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Wednesday, June 16, 2010

Explorin' Part 2 - Dead Horse Bay

The name Dead Horse Bay is provocative enough, and the place easily lives up to its name.
A coworker told me about this beach in Brooklyn, along with a requisite piece of information - go during low tide. So, I examined the tide tables for Jamaica Bay, New York City, and timed my trip accordingly. I parked my vehicle at the ranger station at Floyd Bennett Field. A walk across the main thoroughfare and short hike through the beach forest trail opens up to the bay. Surprisingly, none of the rangers had made the hike and were eager to hear my report upon return.

The beach is strewn with a myriad of artifacts - primarily glass bottles, forming a blue-green carpet of glass. Make no mistake, however - Dead Horse Bay is essentially a beach of trash, albeit very interesting trash. There are dishes, toys, parts of sinks, rusted metal devices, and even mating horseshoe crabs - see my gallery of photos here. The history of this bizarre place is always the first question asked. From the New York Times:

Dead Horse Bay sits at the western edge of a marshland once dotted by more than two dozen horse-rendering plants, fish oil factories and garbage incinerators. From the 1850's until the 1930's, the carcasses of dead horses and other animals from New York City streets were used to manufacture glue, fertilizer and other products at the site. The chopped-up, boiled bones were later dumped into the water. The squalid bay, then accessible only by boat, was reviled for the putrid fumes that hung overhead.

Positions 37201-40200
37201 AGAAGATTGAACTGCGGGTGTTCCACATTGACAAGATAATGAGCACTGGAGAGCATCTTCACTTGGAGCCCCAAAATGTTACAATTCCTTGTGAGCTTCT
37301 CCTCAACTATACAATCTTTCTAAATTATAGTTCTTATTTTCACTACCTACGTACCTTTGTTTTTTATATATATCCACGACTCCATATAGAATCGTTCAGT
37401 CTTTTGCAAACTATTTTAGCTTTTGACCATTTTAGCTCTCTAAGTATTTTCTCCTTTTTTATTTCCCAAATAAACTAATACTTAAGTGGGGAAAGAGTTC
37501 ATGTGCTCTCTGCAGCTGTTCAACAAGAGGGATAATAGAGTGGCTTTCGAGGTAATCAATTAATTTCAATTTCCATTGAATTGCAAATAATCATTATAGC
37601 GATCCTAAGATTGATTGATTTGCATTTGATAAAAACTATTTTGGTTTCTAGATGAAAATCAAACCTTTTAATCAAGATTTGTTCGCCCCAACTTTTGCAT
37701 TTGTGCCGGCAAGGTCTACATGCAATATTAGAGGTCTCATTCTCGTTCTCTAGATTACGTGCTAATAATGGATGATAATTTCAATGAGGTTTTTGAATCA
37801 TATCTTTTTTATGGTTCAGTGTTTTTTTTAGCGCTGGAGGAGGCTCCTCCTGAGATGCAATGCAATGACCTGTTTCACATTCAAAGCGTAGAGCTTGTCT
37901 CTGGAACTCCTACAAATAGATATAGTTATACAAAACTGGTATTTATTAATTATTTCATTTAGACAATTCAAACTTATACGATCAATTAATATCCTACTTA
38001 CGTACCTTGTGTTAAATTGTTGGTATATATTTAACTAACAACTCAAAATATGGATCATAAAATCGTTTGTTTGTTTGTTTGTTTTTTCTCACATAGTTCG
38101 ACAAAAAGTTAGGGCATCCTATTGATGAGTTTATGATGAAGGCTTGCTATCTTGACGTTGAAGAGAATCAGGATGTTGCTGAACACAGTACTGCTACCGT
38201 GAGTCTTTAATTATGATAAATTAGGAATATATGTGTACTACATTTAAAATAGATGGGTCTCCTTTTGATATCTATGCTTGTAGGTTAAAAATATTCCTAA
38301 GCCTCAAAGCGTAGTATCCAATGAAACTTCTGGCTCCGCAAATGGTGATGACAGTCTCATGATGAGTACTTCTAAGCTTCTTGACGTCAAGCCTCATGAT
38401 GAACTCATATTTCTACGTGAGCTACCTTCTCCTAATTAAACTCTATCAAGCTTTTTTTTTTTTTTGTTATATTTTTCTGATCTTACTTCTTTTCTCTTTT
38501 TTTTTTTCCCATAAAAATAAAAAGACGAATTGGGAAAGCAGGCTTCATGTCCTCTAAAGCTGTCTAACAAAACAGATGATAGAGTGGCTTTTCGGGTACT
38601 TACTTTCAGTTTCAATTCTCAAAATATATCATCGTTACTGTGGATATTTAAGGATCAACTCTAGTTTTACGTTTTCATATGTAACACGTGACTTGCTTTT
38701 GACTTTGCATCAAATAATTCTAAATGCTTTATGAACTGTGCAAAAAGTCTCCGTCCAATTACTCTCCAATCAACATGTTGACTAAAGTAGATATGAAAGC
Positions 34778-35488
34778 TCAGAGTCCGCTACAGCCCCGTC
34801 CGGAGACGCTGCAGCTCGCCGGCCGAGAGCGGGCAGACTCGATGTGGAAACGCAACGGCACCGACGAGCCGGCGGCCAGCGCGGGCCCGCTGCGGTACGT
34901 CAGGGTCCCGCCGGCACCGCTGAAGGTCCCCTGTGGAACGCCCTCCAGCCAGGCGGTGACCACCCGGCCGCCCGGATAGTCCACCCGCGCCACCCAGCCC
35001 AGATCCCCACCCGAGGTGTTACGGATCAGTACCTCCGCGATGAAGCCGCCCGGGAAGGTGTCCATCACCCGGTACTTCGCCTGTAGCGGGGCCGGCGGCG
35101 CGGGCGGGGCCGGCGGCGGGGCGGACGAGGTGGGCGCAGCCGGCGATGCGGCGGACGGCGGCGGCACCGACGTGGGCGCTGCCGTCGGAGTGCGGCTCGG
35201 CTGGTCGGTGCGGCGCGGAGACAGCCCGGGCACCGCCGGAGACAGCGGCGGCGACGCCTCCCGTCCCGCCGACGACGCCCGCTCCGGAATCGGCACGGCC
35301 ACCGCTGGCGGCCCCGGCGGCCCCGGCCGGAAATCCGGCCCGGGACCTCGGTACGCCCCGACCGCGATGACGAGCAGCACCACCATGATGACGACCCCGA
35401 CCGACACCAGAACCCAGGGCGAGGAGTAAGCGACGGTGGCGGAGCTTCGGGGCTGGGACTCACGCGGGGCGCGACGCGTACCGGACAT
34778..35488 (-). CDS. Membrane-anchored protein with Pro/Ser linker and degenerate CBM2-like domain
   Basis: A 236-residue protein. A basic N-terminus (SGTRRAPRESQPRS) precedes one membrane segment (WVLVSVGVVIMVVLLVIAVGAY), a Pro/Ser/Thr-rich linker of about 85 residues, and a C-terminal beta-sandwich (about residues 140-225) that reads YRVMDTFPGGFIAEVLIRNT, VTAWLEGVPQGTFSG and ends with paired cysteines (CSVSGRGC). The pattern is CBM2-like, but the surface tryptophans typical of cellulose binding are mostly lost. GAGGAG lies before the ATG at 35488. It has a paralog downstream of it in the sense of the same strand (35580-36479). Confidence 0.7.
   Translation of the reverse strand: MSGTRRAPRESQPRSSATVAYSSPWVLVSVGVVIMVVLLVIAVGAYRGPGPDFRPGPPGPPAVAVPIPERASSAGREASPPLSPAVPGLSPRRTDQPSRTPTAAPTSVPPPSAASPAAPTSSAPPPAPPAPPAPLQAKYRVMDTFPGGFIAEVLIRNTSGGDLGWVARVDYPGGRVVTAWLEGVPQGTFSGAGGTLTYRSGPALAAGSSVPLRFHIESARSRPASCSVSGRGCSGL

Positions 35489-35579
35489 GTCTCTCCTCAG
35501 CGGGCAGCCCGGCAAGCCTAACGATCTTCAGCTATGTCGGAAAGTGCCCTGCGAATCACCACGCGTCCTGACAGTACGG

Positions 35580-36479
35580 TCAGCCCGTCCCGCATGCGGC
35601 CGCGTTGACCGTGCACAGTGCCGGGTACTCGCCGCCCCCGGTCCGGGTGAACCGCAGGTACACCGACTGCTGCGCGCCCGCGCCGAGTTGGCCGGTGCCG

Once marshland, the area became slowly filled with trash and the landfill capped. The cap burst in the 1950's, spewing articles from the early 20th century into the surrounding beach water.

After walking the entire beach, I was prepared to leave. However, the fact that I had seen no evidence of dead horses was nagging at me, so I decided to backtrack and question a woman who I had noticed earlier had been combing with the intent of a repeat visitor. Alas, good that I did - Angela pointed out that horse bones were, in fact, everywhere - you just had to know what to look for. Sure enough, once they were pointed out to me and my companion, we saw them everywhere. Angela had found what appeared to be a 32-sided game die and asked if I could take photos for her. You can see it here.

If you visit Dead Horse Bay, remember to wear good shoes/boots to protect you from all the shards of glass and other sharp objects. Oh, and happy explorin' :)


Someone Said said...

This is an extraordinary entry. Great pictures!

Peter Yang Zhao said...

Great story and photos. I've been to the field but never know about this beach. I will surely go bone hunting next time I'm there.

J-o-h-n-n-y said...

way cool~

sk8crete said...

I was wondering where the bones are in the photos! Like where's Waldo?

Brian Dubé said...

Someone Said - yes it is.

Peter & Johnny - Thanks

sk8crete - In the center of the top photo there is a flared tubular piece - that is a section of a horse bone.

LD said...

This is a great site you have.I like your offbeat discoveries and this trash beach is indeed bizarre. Like trash from 1936. That blue glass is rare.

Karen said...

so intersting, so cool, so bad...oh my gosh I cannot imagine a place like existing in North America! Love your blog!